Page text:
ETFs More Popular Than Ever, Low-Risk In Demand

An increasing number of investors hold ETFs in their portfolio. According to research firm ETFGI, global investments in ETFs recorded a record inflow of $319.4 billion for the year as of November. This is an increase of 15% compared to the same period last year. Total assets now stand at a record $3.0 trillion. US-listed ETFs are still the largest group with total assets of $2.1 trillion. This group also witnessed the largest inflow with a record $201.7 billion of fresh money. This was a plus of 5% compared to last year. There are now 1,824 ETFs available in the US.

November was a strong month with $26 billion of new inflows for US ETFs. 2015 may see an even higher record of ETFs investments, according to Deutsche Bank. Over the last 15 years, December shows a strong record. The investment bank expects $20-25 billion of fresh assets. Particularly the popular SPDR S&P500 ETF (symbol: SPY) could expect fresh money, DB expects another $10-15 billion of inflows for SPY. Equity ETFs were by far the most popular destination for investors, adding a sold $25 billion of inflows in November. $19.6 billion went to US Equity.

An interesting development is the fast growth in low risk ETFs. This category aims to offer downward protection, but without giving up the upside movements in stock prices. iShares offers the MSCI USA Minimum Volatility (symbol: USMV) and PowerShares the S&P500 Low Volatility (symbol: SPLV) as an example. There are several variations within the low risk category, some feature currency hedging, use VIX futures to lower the negative effects of volatility, but also defensive equities or a high dividend strategy could be considered. During the last 12 months, low risk ETFs saw a net inflow of $9.6 billion. According to DB, on a relative basis this was 6 times larger than conventional ETFs. DB tracks 43 ETFs within the low risk category. For the record, above mentioned low risk ETFs outperformed the broader market with a 2015 yield of 4.7% (USMV) and 3.3% (SPLV), compared to 2.2% for SPY.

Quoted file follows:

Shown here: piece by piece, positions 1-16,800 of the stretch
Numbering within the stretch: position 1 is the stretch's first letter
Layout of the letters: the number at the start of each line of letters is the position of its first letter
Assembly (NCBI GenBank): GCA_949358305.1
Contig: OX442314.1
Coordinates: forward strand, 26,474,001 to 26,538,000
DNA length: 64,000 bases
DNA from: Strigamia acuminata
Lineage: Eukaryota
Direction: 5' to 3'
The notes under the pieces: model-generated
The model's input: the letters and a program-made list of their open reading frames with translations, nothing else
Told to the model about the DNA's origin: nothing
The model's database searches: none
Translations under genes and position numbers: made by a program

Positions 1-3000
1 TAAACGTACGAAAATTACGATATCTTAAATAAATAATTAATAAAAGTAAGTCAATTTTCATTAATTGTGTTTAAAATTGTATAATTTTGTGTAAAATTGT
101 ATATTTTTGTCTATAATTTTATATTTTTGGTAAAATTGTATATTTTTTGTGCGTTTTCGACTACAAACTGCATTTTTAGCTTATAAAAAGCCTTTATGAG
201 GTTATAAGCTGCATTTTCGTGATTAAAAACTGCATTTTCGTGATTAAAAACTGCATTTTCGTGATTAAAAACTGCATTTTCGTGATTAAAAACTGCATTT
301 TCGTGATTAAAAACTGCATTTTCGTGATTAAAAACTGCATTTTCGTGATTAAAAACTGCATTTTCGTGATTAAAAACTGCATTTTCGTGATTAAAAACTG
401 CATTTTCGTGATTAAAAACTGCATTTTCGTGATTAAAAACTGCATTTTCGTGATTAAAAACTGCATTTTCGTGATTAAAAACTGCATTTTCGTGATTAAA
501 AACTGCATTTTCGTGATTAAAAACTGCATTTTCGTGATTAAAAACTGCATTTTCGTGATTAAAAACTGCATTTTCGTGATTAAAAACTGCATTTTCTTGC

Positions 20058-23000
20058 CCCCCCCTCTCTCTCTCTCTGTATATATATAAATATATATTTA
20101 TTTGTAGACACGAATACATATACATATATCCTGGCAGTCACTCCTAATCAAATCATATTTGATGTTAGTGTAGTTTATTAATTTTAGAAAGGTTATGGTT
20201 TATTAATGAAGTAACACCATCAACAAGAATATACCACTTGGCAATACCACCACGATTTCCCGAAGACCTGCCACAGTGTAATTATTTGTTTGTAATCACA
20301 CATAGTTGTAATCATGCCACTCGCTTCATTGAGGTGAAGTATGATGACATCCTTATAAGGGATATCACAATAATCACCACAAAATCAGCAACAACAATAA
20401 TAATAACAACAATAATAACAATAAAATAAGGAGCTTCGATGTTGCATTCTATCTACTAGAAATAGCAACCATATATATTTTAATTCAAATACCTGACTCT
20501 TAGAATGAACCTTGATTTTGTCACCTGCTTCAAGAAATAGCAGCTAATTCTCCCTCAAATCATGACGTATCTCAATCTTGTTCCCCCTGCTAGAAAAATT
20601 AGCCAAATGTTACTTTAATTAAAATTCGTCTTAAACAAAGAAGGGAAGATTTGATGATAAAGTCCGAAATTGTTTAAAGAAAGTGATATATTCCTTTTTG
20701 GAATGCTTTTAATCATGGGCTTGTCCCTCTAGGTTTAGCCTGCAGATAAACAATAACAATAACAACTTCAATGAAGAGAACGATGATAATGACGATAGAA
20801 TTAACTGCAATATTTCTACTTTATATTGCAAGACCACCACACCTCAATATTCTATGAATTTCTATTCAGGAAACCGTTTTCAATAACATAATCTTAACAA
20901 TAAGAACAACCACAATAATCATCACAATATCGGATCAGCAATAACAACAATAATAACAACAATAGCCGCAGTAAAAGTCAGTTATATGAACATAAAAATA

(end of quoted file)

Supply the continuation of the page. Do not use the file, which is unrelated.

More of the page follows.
The battle between active and passive is shifting further in favor of passive. Until October 2015, mutual funds (active) saw outflows of $16 billion. This doesn’t come as a surprise since a lot of media attention is going to ETFs these days. Furthermore, the continuous launch of new ETFs, for instance in the smart-beta category, gives investors a lot more choice. Deutsche Bank reports that smart-beta raised $63 billion in cash since the beginning of 2015. Nevertheless, with $16 trillion in asset, the mutual fund industry is still significantly larger.

At bottom line, the success story of ETFs is continuing and seems stronger than ever. But before the category will grow ahead of the actively managed mutual fund industry, it will take some more years with impressive growth. Smart investors probably made the switch already.

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